Who New Voices Protects

As of fall 2018, there are New Voices Laws in 14 states: Arkansas, California, Colorado, Illinois, Iowa, Kansas, Maryland, Massachusetts, Nevada, North Dakota, Oregon, Rhode Island, Vermont and Washington.

In addition, there are codes protecting the rights of student journalists in the District of Columbia and Pennsylvania.

New Voices state legislation is generally divided into three parts to reflect three different sets of stakeholders. Each part is independent of the others and is based on different case law and situations. Our goal is to approach the New Voices Act as comprehensive educational legislation that will benefit students at each stage of their development, while recognizing the differences among each educational environment.

The “New Voices” name for state-by-state nonpartisan grassroots campaigns was inspired by the John Wall New Voices Act of North Dakota, which passed unanimously with bipartisan support and became law in 2015.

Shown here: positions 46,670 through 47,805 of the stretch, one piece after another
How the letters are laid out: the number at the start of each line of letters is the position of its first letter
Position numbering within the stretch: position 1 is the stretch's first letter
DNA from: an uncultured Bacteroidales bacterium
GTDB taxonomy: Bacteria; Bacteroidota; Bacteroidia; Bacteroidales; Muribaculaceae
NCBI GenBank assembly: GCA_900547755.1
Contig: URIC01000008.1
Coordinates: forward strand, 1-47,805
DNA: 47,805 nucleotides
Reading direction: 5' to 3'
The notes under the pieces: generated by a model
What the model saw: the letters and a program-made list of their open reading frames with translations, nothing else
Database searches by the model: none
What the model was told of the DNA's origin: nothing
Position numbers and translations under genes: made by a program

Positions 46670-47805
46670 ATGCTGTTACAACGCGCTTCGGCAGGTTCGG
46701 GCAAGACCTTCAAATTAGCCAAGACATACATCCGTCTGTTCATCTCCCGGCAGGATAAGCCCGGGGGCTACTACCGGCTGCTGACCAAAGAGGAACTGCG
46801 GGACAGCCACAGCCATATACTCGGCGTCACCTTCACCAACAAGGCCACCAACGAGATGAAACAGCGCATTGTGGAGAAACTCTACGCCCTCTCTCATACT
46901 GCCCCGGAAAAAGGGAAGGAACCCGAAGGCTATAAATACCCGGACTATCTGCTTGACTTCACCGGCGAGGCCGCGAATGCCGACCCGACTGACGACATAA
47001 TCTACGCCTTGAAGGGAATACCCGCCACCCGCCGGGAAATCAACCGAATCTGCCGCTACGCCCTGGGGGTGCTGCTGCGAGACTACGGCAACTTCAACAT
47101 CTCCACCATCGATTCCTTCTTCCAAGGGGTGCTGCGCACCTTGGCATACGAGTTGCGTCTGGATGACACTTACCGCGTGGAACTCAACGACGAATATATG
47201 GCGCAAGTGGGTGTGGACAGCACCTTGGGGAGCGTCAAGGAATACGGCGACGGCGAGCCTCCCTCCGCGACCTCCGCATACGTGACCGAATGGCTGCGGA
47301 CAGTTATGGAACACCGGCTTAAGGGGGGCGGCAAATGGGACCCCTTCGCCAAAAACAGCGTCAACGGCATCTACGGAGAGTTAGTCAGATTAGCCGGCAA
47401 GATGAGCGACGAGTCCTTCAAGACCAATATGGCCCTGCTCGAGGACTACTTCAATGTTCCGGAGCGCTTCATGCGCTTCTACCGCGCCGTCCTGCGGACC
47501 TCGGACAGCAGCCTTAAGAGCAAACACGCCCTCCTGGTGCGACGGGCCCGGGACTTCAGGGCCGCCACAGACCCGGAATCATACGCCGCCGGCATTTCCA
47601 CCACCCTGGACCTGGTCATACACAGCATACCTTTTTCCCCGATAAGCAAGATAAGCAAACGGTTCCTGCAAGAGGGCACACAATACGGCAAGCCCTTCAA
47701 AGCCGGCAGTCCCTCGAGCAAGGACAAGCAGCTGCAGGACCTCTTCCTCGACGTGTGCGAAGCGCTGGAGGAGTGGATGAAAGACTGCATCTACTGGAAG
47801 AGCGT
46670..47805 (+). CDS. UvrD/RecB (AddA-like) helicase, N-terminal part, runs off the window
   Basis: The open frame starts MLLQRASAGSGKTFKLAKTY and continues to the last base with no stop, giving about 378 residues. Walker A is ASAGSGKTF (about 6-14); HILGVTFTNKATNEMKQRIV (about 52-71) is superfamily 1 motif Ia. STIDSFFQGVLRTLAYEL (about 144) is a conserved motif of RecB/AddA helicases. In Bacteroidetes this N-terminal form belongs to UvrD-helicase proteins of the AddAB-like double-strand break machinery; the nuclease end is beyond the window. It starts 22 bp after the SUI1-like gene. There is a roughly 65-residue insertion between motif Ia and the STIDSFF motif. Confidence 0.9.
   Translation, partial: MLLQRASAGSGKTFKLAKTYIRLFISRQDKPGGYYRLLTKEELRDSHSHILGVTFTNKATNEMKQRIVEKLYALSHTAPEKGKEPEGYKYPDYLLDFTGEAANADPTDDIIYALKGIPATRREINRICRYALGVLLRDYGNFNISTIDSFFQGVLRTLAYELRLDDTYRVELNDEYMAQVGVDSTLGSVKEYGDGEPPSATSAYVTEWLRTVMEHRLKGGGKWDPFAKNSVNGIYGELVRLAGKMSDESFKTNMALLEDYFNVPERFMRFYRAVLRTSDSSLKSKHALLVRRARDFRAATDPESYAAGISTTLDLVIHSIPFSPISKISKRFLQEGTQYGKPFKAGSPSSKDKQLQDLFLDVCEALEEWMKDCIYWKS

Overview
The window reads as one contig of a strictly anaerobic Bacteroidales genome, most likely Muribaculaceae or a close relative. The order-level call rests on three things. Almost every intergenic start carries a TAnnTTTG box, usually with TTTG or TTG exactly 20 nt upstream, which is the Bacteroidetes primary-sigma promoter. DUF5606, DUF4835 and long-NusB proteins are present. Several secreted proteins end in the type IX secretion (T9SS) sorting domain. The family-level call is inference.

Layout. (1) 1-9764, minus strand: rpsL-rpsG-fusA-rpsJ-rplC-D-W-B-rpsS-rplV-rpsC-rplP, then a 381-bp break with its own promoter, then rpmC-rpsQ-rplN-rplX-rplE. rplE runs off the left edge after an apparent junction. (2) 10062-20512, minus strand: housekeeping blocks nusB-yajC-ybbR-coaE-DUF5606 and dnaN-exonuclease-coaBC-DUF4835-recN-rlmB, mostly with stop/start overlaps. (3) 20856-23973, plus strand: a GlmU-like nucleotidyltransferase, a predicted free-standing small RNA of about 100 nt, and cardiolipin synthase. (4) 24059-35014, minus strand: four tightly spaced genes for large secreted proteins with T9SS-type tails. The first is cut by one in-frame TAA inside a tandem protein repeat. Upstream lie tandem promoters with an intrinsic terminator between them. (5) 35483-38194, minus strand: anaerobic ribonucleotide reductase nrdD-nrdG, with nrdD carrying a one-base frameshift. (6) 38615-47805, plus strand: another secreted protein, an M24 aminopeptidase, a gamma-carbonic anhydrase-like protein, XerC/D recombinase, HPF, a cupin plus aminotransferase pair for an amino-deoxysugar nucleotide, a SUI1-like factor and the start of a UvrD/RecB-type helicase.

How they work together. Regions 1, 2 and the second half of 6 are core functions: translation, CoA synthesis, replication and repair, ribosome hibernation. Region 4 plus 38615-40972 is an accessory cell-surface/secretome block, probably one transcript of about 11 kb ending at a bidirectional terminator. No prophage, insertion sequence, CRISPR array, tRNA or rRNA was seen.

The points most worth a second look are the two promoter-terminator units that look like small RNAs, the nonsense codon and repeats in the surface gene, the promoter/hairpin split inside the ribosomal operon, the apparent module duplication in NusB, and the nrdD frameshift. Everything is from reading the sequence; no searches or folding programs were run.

High Schools – Restore Rights

Student Journalist

New Voices restores the Tinker standard of student expression in public high schools. The 1969 Tinker Standard protects student speech unless it is libelous, an invasion of privacy or creates a “clear and present danger” or a “material and substantial disruption” of the school. The 1988 Hazelwood decision allows administrators to justify censorship of legitimate speech in curricular settings. Click on each state to see their law.

Public Colleges – Protect Rights

College Newsroom

New Voices protects public colleges from reckless court interpretations that apply the Hazelwood standard to higher education, where almost all students involved are adults. Hosty v. Carter is one such decision, and Illinois passed a law soon after to undo its devastating effects. The following states have this protection. Click on each state to see their law.

Private Colleges – Extend Rights

Michigan Capitol dome

New Voices extends the expression rights that public college students expect to students at private colleges. California’s Leonard Law gave private college students the same rights as their public counterparts.